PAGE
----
Overview

Introduction

Welcome to the Working with Tools and Methods of Malware Prevention, Detection and Removal Practice Lab. In this module you will be provided with the instructions and devices needed to develop your hands-on skills.

Learning Outcomes

In this module, you will complete the following exercises:

  • Exercise 1 - Use Recovery console
  • Exercise 2 - Using Backup and Restore
  • Exercise 3 - Educate the End User
  • Exercise 4 - Learn About Malware
  • Exercise 5 - Learn About Social Engineering
  • Exercise 6 - Learn about the Denial-of-Service (DoS) Attack
  • Exercise 7 - Learn about the Distributed Denial-of-Service Attack
  • Exercise 8 - Learn about Zero Day
  • Exercise 9 - Learn about Man-in-the-middle Attack
  • Exercise 10 - Learn about the Brute Force Attack
  • Exercise 11 - Learn about the Dictionary Attack
  • Exercise 12 - Learn About the Rainbow Table
  • Exercise 13 - Learn About the Spoofing Attack
  • Exercise 14 - Learn About Non-compliant Systems
  • Exercise 15 - Learn about Zombie Systems

After completing this lab, you will be able to:

  • Using the Recovery Console
  • Use Backup and Restore (Windows 7) in Windows 10
  • Educate the End User
  • Learn about Malware
  • Identify Different Types of Social Engineering
  • Learn about the Denial of service attack
  • Learn about the Distributed Denial-of-Service Attack
  • Learn about Zero-day
  • Learn about Man-in-the-middle Attack
  • Learn about the Brute Force Attack
  • Learn about the Dictionary Attack
  • Learn About the Rainbow Table
  • Learn About the Spoofing Attack
  • Learn About Non-compliant Systems
  • Learn about Zombie Systems

Exam Objectives

The following exam objectives is covered in this lab:

  • 220-1002: 2.3 Given a scenario, detect, remove, and prevent malware using appropriate tools and methods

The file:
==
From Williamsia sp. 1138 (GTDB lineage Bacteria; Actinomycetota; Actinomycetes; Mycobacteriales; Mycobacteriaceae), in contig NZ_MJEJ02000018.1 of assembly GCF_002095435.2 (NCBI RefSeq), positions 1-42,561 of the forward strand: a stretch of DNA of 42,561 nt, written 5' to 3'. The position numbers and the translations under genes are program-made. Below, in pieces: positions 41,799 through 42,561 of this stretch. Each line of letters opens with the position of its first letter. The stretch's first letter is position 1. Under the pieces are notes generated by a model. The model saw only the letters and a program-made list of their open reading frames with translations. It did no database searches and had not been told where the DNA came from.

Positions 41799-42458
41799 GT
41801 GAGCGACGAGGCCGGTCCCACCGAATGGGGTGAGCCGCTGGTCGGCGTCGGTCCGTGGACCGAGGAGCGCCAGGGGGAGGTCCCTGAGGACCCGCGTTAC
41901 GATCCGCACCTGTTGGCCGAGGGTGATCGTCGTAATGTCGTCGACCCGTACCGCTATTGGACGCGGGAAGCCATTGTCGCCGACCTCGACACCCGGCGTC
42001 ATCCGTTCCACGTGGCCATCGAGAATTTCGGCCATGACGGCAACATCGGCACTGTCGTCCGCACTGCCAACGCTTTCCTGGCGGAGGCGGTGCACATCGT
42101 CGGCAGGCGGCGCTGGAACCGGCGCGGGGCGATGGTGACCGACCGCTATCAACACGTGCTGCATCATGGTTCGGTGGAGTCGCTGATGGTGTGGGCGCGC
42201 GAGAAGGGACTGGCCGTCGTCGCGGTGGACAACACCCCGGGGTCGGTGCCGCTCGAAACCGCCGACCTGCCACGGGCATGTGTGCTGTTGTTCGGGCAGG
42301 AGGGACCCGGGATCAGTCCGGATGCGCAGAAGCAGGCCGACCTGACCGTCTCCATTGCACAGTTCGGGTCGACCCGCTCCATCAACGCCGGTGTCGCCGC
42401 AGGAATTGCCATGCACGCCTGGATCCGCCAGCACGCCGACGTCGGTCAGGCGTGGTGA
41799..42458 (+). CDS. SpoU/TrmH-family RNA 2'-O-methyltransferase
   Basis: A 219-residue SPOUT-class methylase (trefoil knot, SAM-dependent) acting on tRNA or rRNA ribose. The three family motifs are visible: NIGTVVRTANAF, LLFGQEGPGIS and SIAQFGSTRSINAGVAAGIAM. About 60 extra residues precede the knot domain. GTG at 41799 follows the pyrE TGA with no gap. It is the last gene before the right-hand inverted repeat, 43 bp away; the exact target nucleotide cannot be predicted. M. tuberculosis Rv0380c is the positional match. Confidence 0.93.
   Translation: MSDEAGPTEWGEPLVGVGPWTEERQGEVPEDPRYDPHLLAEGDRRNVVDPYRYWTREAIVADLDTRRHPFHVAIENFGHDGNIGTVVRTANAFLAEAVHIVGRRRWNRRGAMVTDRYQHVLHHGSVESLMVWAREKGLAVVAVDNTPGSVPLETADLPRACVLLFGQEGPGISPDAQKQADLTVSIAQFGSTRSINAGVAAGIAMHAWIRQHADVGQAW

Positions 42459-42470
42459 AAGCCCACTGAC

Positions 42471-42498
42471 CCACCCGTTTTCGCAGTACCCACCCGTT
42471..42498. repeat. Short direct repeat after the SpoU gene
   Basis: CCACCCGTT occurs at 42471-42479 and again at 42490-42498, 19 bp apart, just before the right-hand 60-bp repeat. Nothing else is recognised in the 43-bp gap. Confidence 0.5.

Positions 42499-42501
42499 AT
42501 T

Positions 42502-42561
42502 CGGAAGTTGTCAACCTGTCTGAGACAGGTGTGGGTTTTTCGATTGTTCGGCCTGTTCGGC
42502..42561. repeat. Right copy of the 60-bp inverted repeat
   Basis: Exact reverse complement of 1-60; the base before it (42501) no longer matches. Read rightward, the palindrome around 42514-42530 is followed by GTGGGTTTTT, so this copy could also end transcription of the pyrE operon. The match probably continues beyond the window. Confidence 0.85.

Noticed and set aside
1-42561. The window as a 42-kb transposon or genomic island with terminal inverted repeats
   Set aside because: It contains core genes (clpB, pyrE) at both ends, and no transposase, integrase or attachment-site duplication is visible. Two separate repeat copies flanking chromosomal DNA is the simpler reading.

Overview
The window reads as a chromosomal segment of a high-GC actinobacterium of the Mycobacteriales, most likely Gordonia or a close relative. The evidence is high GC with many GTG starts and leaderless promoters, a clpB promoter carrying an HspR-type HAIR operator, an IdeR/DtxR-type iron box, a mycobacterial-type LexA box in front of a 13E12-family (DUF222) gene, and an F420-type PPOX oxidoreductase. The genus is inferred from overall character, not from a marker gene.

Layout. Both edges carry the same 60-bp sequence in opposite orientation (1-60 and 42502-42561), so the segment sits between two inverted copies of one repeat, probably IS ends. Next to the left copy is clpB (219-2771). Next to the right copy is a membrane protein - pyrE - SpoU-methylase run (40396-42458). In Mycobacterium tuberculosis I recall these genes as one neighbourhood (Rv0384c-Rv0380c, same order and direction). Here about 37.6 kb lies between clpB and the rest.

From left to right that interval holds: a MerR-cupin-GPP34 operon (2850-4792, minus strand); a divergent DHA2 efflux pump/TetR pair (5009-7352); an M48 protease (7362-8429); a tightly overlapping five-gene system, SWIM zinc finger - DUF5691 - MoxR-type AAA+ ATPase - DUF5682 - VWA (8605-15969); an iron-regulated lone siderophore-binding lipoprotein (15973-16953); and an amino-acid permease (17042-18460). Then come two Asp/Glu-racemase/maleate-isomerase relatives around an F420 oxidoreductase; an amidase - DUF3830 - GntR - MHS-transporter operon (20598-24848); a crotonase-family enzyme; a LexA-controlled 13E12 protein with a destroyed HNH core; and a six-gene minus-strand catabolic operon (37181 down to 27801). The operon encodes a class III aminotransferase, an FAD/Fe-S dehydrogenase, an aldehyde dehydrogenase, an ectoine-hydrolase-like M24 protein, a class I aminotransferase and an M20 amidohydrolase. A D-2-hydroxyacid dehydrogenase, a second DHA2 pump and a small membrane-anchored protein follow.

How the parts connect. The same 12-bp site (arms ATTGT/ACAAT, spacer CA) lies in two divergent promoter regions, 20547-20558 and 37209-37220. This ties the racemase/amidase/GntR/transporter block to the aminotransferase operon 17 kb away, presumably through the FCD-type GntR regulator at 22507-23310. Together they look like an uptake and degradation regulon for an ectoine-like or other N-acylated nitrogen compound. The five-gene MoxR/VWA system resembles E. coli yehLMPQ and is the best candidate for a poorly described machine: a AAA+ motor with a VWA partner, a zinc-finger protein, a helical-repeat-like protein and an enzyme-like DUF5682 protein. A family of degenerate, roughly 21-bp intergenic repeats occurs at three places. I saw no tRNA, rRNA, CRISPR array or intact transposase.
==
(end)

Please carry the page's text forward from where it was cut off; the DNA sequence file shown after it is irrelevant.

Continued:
Lab Duration

It will take approximately 1 hour to complete this lab.

Exercise 1 - Use Recovery console

The Recovery Console contains a set of computer recovery related options, which allow you to perform the following activities:

  • Solving issues related to the operating system’s loading
  • Restoring an operating system
  • Performing the windows memory diagnostics activity
  • Starting the Command Prompt
  • Performing a factory restoration activity

The Recovery Console is accessed during the booting process of a machine.

In this exercise, you will learn about the Windows Recovery Console.

Learning Outcomes

After completing this exercise, you will be able to:

  • Using the Recovery Console

Exercise 2 - Using Backup and Restore

Data loss means that the data is no longer available to the owner and has been deleted from the system. There can be various reasons due to which data loss on a system can occur. Some of the key reasons are:

  • Hard drive failure
  • Virus attacks
  • Accidental or unintentional deletion

To prevent data loss, backups should be taken. A backup is a copy of the data. You should never take the backup on the same system. Assume that you have taken the backup of a critical data folder in C drive and saved it on another drive, which is drive D. Both C and D are two partitions on the same hard drive. If the hard drive fails, then the user will lose the main data and the backup data. Therefore, it is always recommended that the data must be taken on a different system or backup media, such as DVD or tape drive. With technology advancement over the years, cloud backups are more popular than the first two methods. However, there may be an organizational policy or a restriction due to law. In that case, you will be forced to take backups on the tape drives, DVDs, or another server within your network, which can also extend to remote offices.

Restore is the process of retrieving the data from an archive. When a user loses the data, the backups are retrieved, and data is restored.

In this exercise, you will learn to use Backup and Restore (Windows 7) in Windows 10.

Learning Outcomes

After completing this exercise, you will be able to:

  • Use Backup and Restore (Windows 7) in Windows 10

Exercise 3 - Educate the End User

User mistakes are one of the major security concerns today. Majority of the cyber-attacks are possible due to a human error. This fact highlights the importance of educating the end user about data security. It is necessary to educate end users about some of the key aspects of system security:

  • Social Engineering
  • Password Protection
  • Device security
  • Physical security

Learning Outcomes

After completing this exercise, you will be able to:

  • Educate the end user

Exercise 4 - Learn About Malware